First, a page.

Hiring for the 75,000 roles is already underway. Interested candidates can visit amazon.com/apply to learn more, see where jobs are available, and apply. The locations with the most open roles include Arizona, California, Colorado, Georgia, Illinois, Kentucky, Maryland, Michigan, Minnesota, New Jersey, Pennsylvania, Tennessee, Washington, and Wisconsin.

* * *

McDonald's restaurants across the country have become so desperate to recruit workers, that some restaurants have resorted to unconventional methods just to get potential workers in the door, like promising $50 to candidates who show up for an interview. Now, after last week's abysmal jobs report virtually confirmed that overly generous unemployment benefits are keeping low-wage workers out of the labor market, McDonald's is acquiescing and announcing that it will raise wages at its restaurants. However, after the hike, non-managerial employees would still only earn on average $12/hour.

Although most of the company's restaurants are owned by franchisees (around 95% of 13,900 US restaurants are owned by franchisees), McDonald's said Thursday that it would raise pay for employees at company-owned restaurants in the US. The company said it expects the average wage at the restaurants it owns to reach $15 an hour by 2024. McDonald’s said it wants to hire 10,000 employees in the next three months as it reopens more dining rooms, WSJ reports.

The burger giant said Thursday it would increase wages for more than 36,500 hourly workers by an average of 10% over the next several months. Nonmanagerial workers at the chain’s roughly 660 company-owned restaurants in the U.S. would earn at least $11 to $17 an hour at entry levels after the increases, McDonald’s said. Supervisors would earn an hourly minimum of $15 to $20. Nonmanagerial employees at company-owned stores earlier this year earned an average of nearly $12 an hour, McDonald’s said, and supervisors earned some $16 to $18 an hour.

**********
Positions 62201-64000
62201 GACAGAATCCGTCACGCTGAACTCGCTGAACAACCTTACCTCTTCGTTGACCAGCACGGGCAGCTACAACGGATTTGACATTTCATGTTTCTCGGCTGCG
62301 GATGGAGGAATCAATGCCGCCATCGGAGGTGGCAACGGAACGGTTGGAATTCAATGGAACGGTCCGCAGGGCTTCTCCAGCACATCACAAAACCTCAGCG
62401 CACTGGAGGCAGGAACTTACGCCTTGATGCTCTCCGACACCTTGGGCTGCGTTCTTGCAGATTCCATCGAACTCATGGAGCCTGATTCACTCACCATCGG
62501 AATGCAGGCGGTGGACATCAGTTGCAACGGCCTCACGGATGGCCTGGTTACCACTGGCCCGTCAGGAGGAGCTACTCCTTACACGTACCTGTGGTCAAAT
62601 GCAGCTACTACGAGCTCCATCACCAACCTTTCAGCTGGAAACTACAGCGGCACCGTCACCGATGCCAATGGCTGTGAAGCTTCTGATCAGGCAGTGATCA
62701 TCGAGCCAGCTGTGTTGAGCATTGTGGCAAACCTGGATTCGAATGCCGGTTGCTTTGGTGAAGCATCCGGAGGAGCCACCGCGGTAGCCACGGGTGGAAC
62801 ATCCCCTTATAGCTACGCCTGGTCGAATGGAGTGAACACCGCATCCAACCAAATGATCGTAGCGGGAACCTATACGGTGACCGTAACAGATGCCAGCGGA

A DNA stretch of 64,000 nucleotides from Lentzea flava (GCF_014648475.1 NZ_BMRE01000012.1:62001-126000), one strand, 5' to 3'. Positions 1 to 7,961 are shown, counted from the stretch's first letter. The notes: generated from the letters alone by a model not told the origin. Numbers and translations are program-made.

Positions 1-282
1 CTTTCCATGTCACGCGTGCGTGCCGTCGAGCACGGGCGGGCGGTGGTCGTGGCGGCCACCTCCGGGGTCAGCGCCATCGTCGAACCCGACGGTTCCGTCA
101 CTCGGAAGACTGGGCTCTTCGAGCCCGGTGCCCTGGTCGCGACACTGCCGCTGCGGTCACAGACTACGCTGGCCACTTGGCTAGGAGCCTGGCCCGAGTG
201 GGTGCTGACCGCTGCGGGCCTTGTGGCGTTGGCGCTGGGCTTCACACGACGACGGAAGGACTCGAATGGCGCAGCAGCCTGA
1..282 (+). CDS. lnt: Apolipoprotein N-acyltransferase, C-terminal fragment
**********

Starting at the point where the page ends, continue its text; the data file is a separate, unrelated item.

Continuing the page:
Meanwhile, an organization representing franchisees hinted that wage hikes could be coming more broadly, as owners now have more flexibility to raise menu prices to offset wage hikes.

The National Owners Association, a group representing U.S. franchisees, said in an email to its members on Sunday that strong sales should allow operators to raise menu prices if they choose to compensate for higher spending on pay and benefits.

"We need to do whatever it takes to staff our restaurants and then charge for it," the association said.

After the April payrolls print, the NOA sent a letter to its members warning them that ""when higher wages, signing bonuses, paid interviews no longer work, we have a problem" and advising that price hikes on low-margin items like the Big Mac might be necessary.

McDonald's has been a target of labor activists and the "fight for $15" which data show have helped contribute to increased used of automation (at McDonald's order kiosks have been introduced in thousands of restaurants across the US) which lessens the need for employees. We recently reported that McDonald's workers were planning strikes to try and force the company to hike wages. Whether the threat of labor activism played into the company's decision to hike wages isn't clear.

But if you ask President Joe BIden or Press Secretary Jen Psaki whether expanded unemployment benefits, which some states have now elected to end, whether the benefits are keeping workers out of the labor force, they will at first deny it, then blame corporations like McDonald's for failing to offer "livable, working wage" jobs.

Pretty soon, they will respond with more heavily automated "digital-only" locations.